into solid gold. too much emphasis on this forum and others, and magazines is the equipment, instead
of looking at artwork painting, sculptures, architecture, portraits ( painting and photographs ) olde photography
from the 1800s, art history and architecture texts, and then try to make sense of the world around them.
a lot of people believe just because they photograph a woman or man with no clothes on in some sort of
awkward or compromising or erotic position it is "art" or "great" because they did it with a giant camera ( or convinced.
paid the person to do it ) and it cost them a thousand dollars in gear and materials ... when someone could have taken a photograph
of the same person with a brownie box camera that was HONEST and full of life and it would have been 10,000x better.
there are no magic bullets, just thoughtful, literary, artful, allegorical, metaphorical ways of presenting things to make someone
who may or may not be looking at the image think about what may be or may not be infront of them.
you can substitute woman/man with no clothes on for landscape, architectural, street &c photograph.
the feat of making the photograph is far less important than the image itself ,,,

neil poulsen
25-Aug-2016, 09:52
Contrary to the husband and wire at Olden, one doesn't purchase the "ultimate" camera off the shelf. To really find that one camera (if it exists), one has to have experimented with many. And of course, a camera system can be the ultimate for one application, and terrible for another.

I've tried a few large format cameras and many non-LF cameras. I had a Deardorff 4x5/5x7 and a Linhof Color (Technika on a rail), each of which I used for a few years. Then in '94, I stumbled across an Arca-Swiss F at a swap meet for $450. With the experience that I had already gained, and after use, I knew that this camera was hitting my sweet spot for the type of work I like to do. I've since made accommodations and adjustments to this camera over the years, and if there's an "ultimate" camera for me, this is probably the one.

But, look how much time and experimentation it took to come to that conclusion.

Jim Galli
25-Aug-2016, 17:08
Since I make a living in photography it is not uncommon for folks to walk in my shop here at work and ask me to recommend which camera to buy. I tell them, they're like japanese cars. You can't really buy a bad one these days.

That said, I don't make any apology for owning cameras and lenses in the mid five digits. Combined. It makes me happy, and I've made a few keepers.

25-Aug-2016, 17:23
It's this one:
Just imagine you would own this and then sell it for US$ 2.77 million.......
And then you can buy yourself any camera you want, a superb darkroom, a life time supply of film, paper, chemicals and after buying everything you want you would still have millions to spend on other things.

26-Aug-2016, 17:36
too many people think some camera and lens and boutique developer or film will somehow turn
someone who can't see allegory or metaphor or translate what might or might NOT be in front of them
into solid gold
This is a very important observation. The subject of great art is never, in my view, what is "stated." As in poetry, the true subject is that which is unstated -- "what might not be in front of them" -- but which resonates in the mind and emotions. David Kachel, for one, speaks to this energetically in his blog. W. Eugene Smith spoke of the difficulty of tapping into the power of photography to "reach through the emotions to stir the brain," another way of expressing a similar idea.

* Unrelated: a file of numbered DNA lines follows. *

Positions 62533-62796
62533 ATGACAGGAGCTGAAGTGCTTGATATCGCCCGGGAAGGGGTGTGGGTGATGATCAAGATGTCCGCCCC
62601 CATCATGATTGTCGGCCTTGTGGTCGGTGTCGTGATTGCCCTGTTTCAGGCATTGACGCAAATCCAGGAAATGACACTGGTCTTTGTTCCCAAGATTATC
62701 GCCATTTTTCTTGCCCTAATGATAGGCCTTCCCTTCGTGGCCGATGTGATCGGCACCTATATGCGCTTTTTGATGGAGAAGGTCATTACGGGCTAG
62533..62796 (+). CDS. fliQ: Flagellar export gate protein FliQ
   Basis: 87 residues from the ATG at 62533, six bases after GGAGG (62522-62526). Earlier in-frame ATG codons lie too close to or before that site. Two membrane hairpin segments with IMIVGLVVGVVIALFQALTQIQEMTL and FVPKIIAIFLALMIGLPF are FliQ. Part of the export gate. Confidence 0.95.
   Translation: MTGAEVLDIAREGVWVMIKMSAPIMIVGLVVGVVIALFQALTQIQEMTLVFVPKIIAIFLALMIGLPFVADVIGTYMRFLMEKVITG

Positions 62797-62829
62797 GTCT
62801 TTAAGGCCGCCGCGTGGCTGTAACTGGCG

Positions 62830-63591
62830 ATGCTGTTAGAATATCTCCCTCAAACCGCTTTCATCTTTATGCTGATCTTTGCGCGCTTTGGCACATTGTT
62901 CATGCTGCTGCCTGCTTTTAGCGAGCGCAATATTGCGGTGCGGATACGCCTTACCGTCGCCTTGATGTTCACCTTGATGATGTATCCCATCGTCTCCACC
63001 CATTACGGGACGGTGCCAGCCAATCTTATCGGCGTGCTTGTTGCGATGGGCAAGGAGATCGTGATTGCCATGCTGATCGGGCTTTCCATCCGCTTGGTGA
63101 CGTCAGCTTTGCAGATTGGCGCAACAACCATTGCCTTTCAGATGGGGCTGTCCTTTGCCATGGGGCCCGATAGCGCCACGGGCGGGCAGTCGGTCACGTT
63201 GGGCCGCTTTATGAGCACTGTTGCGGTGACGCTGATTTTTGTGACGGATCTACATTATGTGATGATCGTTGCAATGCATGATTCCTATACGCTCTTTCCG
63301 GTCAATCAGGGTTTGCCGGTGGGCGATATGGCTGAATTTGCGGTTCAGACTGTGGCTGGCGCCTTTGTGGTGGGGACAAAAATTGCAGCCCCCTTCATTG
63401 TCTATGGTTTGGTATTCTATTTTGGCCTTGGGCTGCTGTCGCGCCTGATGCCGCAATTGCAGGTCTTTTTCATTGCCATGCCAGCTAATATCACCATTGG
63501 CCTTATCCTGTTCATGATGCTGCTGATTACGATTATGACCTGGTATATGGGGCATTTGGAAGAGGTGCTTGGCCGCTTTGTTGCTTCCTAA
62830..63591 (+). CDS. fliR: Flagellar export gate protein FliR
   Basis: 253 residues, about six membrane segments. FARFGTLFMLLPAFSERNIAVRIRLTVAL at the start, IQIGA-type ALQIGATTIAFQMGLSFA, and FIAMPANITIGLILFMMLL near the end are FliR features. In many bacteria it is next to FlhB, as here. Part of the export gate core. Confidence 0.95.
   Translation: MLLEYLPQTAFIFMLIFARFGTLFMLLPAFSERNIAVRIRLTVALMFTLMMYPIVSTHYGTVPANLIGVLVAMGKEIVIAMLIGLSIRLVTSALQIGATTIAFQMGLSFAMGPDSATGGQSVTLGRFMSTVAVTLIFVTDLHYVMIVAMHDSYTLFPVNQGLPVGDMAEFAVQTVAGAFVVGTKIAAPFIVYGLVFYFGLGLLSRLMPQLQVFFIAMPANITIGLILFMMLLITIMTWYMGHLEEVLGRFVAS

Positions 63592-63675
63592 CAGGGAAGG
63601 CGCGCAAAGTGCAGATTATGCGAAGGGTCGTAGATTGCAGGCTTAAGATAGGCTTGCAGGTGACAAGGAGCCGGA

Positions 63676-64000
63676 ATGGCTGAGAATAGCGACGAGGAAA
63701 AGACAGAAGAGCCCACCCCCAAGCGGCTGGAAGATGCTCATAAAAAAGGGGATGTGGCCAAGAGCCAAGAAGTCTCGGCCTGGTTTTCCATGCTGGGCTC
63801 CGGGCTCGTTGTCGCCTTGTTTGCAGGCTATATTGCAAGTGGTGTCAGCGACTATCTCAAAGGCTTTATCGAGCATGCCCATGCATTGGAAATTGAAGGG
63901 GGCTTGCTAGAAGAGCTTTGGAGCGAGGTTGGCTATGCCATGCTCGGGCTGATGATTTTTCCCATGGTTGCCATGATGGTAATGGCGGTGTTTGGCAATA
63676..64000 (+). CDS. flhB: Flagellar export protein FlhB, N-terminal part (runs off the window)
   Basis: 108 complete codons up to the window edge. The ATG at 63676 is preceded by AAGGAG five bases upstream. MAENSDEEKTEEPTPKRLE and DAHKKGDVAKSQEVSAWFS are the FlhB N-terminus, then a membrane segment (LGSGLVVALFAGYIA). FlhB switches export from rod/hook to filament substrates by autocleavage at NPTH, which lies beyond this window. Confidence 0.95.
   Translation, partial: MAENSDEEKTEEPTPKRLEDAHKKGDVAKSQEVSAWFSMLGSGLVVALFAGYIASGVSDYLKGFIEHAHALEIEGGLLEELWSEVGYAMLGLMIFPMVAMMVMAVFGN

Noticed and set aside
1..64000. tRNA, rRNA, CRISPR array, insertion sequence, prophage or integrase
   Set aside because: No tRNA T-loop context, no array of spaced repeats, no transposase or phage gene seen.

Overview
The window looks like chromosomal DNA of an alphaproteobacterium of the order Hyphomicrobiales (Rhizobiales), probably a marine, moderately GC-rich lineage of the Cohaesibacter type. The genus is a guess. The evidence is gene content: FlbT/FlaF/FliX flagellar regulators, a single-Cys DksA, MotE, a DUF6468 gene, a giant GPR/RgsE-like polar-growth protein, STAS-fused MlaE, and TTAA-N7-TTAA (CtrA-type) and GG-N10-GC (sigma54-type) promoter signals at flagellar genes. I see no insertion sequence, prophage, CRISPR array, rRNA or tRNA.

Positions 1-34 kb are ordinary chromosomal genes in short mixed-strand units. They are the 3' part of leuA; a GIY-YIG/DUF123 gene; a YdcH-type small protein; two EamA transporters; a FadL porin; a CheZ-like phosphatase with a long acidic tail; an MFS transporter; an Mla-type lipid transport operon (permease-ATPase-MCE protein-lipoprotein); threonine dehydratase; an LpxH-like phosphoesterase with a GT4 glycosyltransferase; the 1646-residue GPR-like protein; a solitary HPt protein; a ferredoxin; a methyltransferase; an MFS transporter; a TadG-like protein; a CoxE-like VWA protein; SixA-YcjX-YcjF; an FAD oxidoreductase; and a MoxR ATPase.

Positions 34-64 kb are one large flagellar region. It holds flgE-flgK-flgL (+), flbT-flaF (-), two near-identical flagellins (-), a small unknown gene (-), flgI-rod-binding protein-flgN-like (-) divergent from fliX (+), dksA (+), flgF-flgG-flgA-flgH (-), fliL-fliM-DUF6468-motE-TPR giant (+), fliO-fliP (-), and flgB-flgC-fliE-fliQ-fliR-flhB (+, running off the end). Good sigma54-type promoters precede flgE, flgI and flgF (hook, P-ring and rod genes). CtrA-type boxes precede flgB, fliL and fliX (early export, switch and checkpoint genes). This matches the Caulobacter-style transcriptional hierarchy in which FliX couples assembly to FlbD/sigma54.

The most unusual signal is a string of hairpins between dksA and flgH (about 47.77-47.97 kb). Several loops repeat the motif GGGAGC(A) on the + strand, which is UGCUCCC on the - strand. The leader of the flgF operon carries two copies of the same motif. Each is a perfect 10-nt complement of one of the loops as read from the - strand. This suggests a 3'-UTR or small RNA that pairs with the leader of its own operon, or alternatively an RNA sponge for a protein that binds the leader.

26-Aug-2016, 18:08
Consider ultimate (which is imaginary) as contrasted with the rest. The scope of differences among adequate view cameras is not great enough to make a difference compared to the operator of the 'worst camera' to the best camera. The view camera is the essence of simplicity, the great equalizer.

The better operator makes the difference.

26-Aug-2016, 22:16
Nice tools do not make a great photograph...
...but they certainly don't stop you either. :)

27-Aug-2016, 05:29
Since I make a living in photography it is not uncommon for folks to walk in my shop here at work and ask me to recommend which camera to buy. I tell them, they're like japanese cars. You can't really buy a bad one these days.

... Combined it makes me happy, and I've made a few keepers.

If you make a living with a tool and understand the nuances of what it can do, you don't buy the least expensive one that can do the job. You buy one which will hold up to daily use, is reliable and can perform outside the 'normal' range when called upon to do so. Usually that means spending more. And if it makes you happy, so much the better.

As far as the 'keepers' are concerned, as Han Solo once said: "Don't get cocky, kid." :>)))

Fr. Mark
27-Aug-2016, 09:01
The guy in the line at the Nikon exhibit OBVIOUSLY needs a good macro lens and bellows...AND...a fish eye lens. He probably also needs some off camera flash equipment, a motor drive and a large capacity back that pre-flashes the film for the ultimate in film speed and a back up camera body. Only then will he be fulfilled.

I've seen some work I admire that was made with humble, home built pinhole cameras. Mine seldom make me happy, however, at least not at first. I've got a 5x8 print from a pinhole camera in my office I'm glad I have now even though I was not at all sure about it when I first printed it.

It was also a revelation to see how much easier it is to get a good 8x10 print from a 120 6x6 negative than from a 126 instamatic or an OM-1 and a further revelation to realize what camera movements could do.

I'm always tempted to join the arms race/gear acquisition syndrome herd, but the more of the LF work I do the less sure I am want to get into the computerized scanned side of it (Epson or DSLR as scanner either one) or optical enlargement being required for all my pictures. I'm finding that some pictures work at 4x5 and 5x7, but I really want to do more at 8x10, I think. So, my next move is probably to make a conversion kit for my Sinar P, then maybe a field camera in 8x10. All that said, I still really like the Rollei TLR's, too. So, I'm not getting rid of my LF enlarger just yet.

The best camera is going to depend on what you want to do.

27-Aug-2016, 14:20
The ultimate camera is the one that never lets you down, does everythig you need. In my case it's been a Wista 45DX for about 30 years. I doubt it was the best I could have bought, however it'd never let me down, I've never needed the extremes of it's movements. It's been heavily used and abused and needs some TLC and rstoration.

I'd buy another to last me into my last 60-100 yearfs using LF :D